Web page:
One of the major themes of this year’s Harlem Arts Advocacy Week was the need for major funding in order to sustain the arts and culture scene in Harlem. Well, legendary musician, artist and philanthropist Herb Alpert has heeded that call by recently bestowing an unprecedented grant of more than $5 million to the Harlem School of the Arts. At the posh Stanley H. Kaplan Penthouse at Lincoln Center, Alpert was honored during the Harlem School of the Arts Fall Benefit, and he hopes the funds will promote the integration of the arts in national schools.

“Many think it is extracurricular, but it should be a core subject for all kids to experience,” he says. “They learn how to respect each other’s uniqueness because they can find their own uniqueness if they stick with it.”

Finding one’s own voice has been a recent life lesson for legendary singer-songwriter Valerie Simpson, who was a special guest of Alpert’s for the evening. Simpson shared that since the passing of her life and musical partner, Nick Ashford, she has had to discover a newfound strength by performing on her own and releasing a recent solo album, Dinosaurs are Coming Back Again.

“It’s interesting when you’ve been a partner with someone for so long. So now to sing solo and starting all over again, I am learning that I am more bodacious than I thought. I don’t know where it’s coming from, but I am glad,” Simpson says.

Giving back was a popular theme this week; several other organizations also hosted galas and celebrations. Voza Rivers and Jamal Joseph celebrated the 15th anniversary of their organization, Impact Repertory, at First Corinthian Baptist Church. The event included a special appearance by actress and volunteer Julia Stiles; film veteran Khalil Kain; and a rousing set by the Nile Rodgers.  The legendary producer also lent his support to Peter Gabriel’s international human rights organization, WITNESS, for their 8th Annual Focus for Change benefit dinner and concert at the Roseland Ballroom.

The music and spirit of giving continued at the St. Paul Baptist Church, where they celebrated the 4th Pastoral Anniversary of Rev. Dr. V. DuWayne Battle and Family. The “Rejoice Concert,” produced and co-chaired by Claude Jay, featured the St. Paul Baptist Church Choir and music ministry; gospel singer/musician Don Corey Washington; the Harlem Praises! Dance Ensemble and others.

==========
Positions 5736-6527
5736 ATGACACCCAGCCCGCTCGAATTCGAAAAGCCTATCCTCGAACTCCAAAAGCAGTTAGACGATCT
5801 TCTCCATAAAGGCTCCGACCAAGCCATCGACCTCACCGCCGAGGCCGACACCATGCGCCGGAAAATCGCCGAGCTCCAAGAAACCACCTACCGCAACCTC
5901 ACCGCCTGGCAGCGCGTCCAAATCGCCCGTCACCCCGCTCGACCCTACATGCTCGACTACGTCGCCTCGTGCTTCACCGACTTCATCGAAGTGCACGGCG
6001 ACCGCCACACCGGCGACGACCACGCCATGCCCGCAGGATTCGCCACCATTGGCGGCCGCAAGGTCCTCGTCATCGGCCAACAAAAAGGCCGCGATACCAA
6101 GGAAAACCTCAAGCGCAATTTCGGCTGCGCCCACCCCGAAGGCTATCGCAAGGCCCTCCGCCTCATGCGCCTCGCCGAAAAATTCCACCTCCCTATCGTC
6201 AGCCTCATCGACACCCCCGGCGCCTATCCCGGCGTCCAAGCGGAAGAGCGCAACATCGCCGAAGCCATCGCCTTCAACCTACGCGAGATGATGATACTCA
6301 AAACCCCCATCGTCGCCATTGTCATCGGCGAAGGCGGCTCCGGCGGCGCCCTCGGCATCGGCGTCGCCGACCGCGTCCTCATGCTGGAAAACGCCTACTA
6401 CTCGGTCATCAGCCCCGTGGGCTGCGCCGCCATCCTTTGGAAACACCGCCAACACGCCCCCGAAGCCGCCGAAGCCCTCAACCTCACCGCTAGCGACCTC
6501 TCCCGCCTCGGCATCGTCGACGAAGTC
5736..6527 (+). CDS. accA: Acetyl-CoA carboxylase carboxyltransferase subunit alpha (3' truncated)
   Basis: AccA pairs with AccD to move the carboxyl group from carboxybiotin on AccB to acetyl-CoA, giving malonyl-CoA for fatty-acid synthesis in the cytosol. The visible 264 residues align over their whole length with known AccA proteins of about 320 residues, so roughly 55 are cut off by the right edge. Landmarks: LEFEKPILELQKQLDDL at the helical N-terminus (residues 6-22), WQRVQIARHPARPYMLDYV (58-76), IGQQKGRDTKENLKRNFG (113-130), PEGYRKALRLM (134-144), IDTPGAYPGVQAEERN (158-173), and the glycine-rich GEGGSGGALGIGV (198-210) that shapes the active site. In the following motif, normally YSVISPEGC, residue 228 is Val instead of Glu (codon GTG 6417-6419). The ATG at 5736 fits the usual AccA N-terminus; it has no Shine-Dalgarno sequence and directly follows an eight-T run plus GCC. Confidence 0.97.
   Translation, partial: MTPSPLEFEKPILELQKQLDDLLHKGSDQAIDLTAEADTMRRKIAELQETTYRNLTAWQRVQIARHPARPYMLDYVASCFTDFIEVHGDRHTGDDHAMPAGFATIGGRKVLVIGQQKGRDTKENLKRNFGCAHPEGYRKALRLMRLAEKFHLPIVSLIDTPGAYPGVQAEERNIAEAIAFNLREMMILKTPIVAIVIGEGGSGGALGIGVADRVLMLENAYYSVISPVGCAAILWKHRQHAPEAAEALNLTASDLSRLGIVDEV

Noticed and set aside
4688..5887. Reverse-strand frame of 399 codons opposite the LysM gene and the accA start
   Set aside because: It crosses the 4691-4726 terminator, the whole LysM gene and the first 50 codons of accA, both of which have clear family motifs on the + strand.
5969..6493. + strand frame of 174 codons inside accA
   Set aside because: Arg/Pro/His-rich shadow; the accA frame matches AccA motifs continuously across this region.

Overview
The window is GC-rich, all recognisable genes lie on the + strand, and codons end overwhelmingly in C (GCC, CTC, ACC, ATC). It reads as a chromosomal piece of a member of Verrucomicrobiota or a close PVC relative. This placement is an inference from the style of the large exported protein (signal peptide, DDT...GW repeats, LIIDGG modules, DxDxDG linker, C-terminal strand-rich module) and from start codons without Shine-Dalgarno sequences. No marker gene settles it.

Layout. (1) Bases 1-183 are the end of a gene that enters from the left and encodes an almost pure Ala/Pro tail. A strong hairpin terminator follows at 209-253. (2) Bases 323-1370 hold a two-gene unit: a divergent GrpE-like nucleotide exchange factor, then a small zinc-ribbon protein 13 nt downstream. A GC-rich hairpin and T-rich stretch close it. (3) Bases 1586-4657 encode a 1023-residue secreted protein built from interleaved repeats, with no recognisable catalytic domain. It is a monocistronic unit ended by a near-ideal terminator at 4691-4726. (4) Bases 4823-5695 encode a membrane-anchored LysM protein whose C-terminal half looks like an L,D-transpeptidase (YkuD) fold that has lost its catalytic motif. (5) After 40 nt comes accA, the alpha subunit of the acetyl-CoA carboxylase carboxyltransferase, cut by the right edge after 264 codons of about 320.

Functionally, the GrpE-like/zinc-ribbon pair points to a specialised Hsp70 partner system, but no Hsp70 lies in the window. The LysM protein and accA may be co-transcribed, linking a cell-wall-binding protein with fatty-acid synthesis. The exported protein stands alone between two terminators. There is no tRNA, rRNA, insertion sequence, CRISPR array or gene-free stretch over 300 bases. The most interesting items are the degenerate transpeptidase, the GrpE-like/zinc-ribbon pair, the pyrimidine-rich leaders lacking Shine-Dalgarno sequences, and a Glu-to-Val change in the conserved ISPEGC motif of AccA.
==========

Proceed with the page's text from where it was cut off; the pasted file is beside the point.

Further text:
For those looking for an alternative musical experience, there is “Sangria Sundays” at ImageNation’s RAW SPACE. ImageNation Cinema Foundation has partnered with urban eclectic Internet radio station to create a listening lounge with short films, spoken-word artists and artist chats, including special guests Choklate, Anthony David and The Flaocist. The promising series kicks off Sunday, October 21.

Prior to that, on October 18th at the Schomburg Center for Research in Black Culture, Voza Rivers/New Heritage Theatre Group, Take Wing And Soar Productions, and Be Rich Entertainment in association with The City College of New York will present Lorey Hayes‘ “Power Play.” The theatrical production stars Phyllis Yvonne Stickney and Pauletta Pearson Washington, and it follows the physiological and spiritual crisis of Franklin Wright on the eve of an election that could make him the first Black governor of California.

From benefit galas to musical lounges, there are more than enough events to go around, so let’s be thankful that the Alperts of the world continue to help sustain it all.


The Harlem Arts Alliance is a not-for-profit arts service organization celebrating 10 years of service to a prestigious list of members such as the Apollo Theater, the Greater Harlem Chamber of Commerce, Columbia University, Harlem Stage (Aaron Davis Hall) and over 850 more cultural/arts institutions and individuals. The weekly column “Harlem Arts Alliance Presents: On the ‘A’ w/Souleo” covers the intersection of the arts, culture and entertainment scene in Harlem and beyond, and is written by Souleo, founder and president of event/media content production company Souleo Enterprises, LLC.